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Table of Contents

Ch. I Introduction : what is distinctive about anthropology? 1
1 Anthropology! 4
2 Fact versus fiction : an ethnographic paradox set in the Seychelles 17
3 Going native? 21
4 Culture never dies : anthropology at Abu Ghraib 24
Ch. II Basic concepts : what is the meaning of culture? 27
5 When does life begin? : a cross-cultural perspective on the personhood of fetuses and young children 30
6 Human-rights law and the demonization of culture 42
7 Doing fieldwork : ethnography in awkward spaces : an anthropology of cultural borrowing 45
Ch. III Communication : what is the relationship between language and culture? 50
8 When a juror watches a lawyer 52
9 Forms of address : how their social functions may vary 56
10 Language, race, and white public space 59
11 Doing field work : Euskara : the "terror" of a European minority language 69
Ch. IV Socialization : how do people learn and experience their culture? 72
12 Growing up American : doing the right thing 74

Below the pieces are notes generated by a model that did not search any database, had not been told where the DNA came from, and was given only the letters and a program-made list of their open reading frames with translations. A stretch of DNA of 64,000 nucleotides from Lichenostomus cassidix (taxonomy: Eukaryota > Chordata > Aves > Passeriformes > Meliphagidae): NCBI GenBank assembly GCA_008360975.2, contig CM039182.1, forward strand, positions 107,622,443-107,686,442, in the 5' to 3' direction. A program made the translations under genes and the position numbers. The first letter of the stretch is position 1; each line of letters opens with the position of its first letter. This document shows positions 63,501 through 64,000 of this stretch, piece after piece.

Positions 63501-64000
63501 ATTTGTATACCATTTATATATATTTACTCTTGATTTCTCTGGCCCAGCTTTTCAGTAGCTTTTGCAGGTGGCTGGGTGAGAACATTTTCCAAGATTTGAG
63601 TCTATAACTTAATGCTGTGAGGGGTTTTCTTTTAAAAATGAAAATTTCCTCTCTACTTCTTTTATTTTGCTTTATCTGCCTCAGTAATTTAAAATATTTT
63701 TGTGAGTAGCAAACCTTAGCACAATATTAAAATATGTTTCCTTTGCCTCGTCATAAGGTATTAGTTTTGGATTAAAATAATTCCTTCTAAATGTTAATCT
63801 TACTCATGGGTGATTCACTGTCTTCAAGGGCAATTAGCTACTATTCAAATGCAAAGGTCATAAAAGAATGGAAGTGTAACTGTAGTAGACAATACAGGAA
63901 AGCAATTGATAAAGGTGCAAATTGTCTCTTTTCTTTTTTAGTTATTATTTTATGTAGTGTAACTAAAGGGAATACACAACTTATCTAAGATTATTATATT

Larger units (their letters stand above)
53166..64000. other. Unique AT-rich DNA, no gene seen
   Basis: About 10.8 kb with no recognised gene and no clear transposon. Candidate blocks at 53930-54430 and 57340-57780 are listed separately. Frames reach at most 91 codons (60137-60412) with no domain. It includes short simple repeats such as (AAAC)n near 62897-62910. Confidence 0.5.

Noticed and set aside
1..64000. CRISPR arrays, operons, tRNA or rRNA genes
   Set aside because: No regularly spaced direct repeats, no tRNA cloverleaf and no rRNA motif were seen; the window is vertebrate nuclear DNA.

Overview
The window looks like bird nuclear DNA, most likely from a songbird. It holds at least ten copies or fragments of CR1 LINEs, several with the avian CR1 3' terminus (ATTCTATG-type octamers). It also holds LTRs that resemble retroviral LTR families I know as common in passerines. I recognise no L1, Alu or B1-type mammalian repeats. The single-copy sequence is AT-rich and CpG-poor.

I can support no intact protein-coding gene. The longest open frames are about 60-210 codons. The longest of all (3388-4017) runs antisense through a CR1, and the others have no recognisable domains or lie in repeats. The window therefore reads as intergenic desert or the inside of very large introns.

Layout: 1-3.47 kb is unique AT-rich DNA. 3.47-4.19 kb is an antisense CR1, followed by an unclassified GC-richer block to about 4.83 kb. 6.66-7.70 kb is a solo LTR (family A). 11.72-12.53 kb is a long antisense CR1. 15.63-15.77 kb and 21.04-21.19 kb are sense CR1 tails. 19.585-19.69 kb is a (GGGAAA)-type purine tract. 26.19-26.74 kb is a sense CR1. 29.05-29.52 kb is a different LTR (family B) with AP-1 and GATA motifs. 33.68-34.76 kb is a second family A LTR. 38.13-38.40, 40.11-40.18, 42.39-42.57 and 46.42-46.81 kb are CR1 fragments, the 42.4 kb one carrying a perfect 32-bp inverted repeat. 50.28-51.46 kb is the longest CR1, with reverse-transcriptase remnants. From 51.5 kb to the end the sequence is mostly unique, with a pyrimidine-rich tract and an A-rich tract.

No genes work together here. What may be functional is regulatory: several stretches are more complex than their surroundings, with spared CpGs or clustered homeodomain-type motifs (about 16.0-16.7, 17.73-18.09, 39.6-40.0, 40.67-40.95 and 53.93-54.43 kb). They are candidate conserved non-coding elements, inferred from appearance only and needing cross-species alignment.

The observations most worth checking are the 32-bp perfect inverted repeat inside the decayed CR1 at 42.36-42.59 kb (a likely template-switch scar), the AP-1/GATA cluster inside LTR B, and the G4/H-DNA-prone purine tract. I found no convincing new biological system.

13 The anthropologist as mother : reflections on childbirth observed and childbirth experienced 77
14 Flexible survivors 84
Ch. V Ecology : how do people relate to nature? 87
15 Nomads on notice 89
16 Contested knowledge, contingent classification : animals in the highlands of Papua New Guinea 92
17 Conservation policy and indigenous peoples 103
Ch. VI Economics : how do people make a living? 109
18 Learning how to bribe a policeman 111
19 Crack in Spanish Harlem : culture and economy in the inner city 114
20 Cities without care or connection 121
Ch. VII Gender and sexuality : how do women and men relate to each other? 125
21 The place of anthropology in a public culture reshaped by bioreductivism 127
22 Hanky-panky and spanky-wanky : sex and the single boy 130
23 Anthropology and public debate : gay and lesbian marriage 134
24 Doing field work : are we there yet? : getting to the field 141
Ch. VIII Marriage and kinship : what does it mean to be in a family? 143
25 Arranging a marriage in India 145